1Department of Anthropology, University of Vienna, 2Department of Palaeoanthropology and Messel Research, Senckenberg Research Institute – Frankfurt, 3Dental Workshop Bensheim, Private Laboratory for Training, Research and Methods – Bensheim
Thursday 10:45-11:00, Grand Ballroom II
The Australopithecus africanus specimen Sts52 includes a partial lower face (Sts52a) and a fragmented mandible (Sts52b). Various defects characterize both parts, so that any attempt to match upper and lower dentition fails. The left hemimandible completely lacks the ramus, part of the corpus, and shows several broken teeth, whilst in the right hemimandible both the coronoid process and the angle are broken. In the left hemiface the maxilla and nasal bones are compressed laterally and shifted backward.
In this contribution we show how the preserved macrowear pattern of the tooth crowns can be used for the functional reconstruction of Sts52's dental arches, and how the restored dental positions provide fundamental information for the digital reconstruction of the whole mandible and the lower face.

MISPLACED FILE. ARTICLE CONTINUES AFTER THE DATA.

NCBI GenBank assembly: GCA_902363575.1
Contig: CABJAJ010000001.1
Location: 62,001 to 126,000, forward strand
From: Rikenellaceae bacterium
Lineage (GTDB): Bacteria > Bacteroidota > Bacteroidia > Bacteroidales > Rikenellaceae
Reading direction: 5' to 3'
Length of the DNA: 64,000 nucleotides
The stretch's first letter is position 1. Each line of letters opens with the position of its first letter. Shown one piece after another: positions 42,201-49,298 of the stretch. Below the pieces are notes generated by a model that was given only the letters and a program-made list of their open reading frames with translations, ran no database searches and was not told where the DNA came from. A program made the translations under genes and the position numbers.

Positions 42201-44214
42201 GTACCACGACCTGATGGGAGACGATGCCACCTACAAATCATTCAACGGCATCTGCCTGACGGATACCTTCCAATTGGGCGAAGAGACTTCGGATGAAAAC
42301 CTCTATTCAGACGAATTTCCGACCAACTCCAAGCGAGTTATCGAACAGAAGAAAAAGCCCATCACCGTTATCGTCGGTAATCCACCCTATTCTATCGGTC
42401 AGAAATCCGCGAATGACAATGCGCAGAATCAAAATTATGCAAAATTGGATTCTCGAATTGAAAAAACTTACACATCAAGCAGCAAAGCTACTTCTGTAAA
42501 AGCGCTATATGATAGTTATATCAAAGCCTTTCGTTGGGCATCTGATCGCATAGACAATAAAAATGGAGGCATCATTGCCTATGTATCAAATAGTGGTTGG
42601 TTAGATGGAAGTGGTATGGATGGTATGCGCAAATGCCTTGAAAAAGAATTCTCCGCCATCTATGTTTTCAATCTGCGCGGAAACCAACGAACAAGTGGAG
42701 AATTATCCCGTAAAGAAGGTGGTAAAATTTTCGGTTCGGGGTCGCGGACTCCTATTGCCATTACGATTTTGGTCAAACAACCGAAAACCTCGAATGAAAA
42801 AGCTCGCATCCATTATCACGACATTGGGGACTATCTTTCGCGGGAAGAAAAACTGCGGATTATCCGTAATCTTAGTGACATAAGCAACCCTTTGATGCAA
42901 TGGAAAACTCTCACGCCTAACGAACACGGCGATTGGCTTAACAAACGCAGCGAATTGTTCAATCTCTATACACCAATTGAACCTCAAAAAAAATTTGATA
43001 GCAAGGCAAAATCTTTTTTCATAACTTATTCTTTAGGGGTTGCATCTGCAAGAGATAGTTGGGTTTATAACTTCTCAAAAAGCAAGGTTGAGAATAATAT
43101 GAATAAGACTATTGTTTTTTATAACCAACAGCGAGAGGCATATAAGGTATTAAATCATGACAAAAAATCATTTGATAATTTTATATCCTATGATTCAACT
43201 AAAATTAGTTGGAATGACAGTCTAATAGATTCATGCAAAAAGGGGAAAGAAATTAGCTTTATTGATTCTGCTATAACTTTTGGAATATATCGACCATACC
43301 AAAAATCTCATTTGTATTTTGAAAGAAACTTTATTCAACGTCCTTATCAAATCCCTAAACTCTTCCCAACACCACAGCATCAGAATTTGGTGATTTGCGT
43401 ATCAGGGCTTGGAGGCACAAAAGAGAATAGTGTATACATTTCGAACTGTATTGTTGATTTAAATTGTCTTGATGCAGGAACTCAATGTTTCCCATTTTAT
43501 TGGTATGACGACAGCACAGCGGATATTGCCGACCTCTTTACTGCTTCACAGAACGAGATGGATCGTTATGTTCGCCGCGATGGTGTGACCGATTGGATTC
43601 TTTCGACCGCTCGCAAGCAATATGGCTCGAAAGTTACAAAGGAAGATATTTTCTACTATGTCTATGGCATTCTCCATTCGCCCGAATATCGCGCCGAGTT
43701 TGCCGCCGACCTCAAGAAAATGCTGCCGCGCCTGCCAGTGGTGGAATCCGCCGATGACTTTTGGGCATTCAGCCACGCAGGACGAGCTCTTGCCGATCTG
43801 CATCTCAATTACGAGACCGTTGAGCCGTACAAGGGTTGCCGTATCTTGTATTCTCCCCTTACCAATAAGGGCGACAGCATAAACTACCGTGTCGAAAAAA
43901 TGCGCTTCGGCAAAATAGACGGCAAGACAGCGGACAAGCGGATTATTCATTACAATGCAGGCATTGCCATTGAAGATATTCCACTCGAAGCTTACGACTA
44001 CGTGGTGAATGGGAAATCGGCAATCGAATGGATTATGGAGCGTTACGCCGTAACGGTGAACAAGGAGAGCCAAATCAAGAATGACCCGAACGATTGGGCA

High-resolution epoxy casts of the upper and lower dentition were used to extract information of individual antagonistic occlusal contacts. A detailed wear pattern mapping and its functional interpretation constrains the individual crown position and their antagonistic relationship. The reconstructed dental arches were 3D surface scanned, and registered on the 3D models of the original Sts52 specimens. The reconstructed lower dental arch was used to create a target template. Afterwards a reference mandible (Pan troglodytes) was warped onto the target template, restoring the Sts52b mandible. For the Sts52a reconstruction a non-rigid Flow transformation based on scattered data interpolation was performed.
The outcome of this reconstruction shows for the first time a complete functional reconstruction of A. africanus dental arches, thus providing new morphometric data for Sts52.
Supported by National Science Foundation Physical Anthropology HOMINID Grant 2007 (01-120) and by the German Research Foundation (DFG-FOR 771)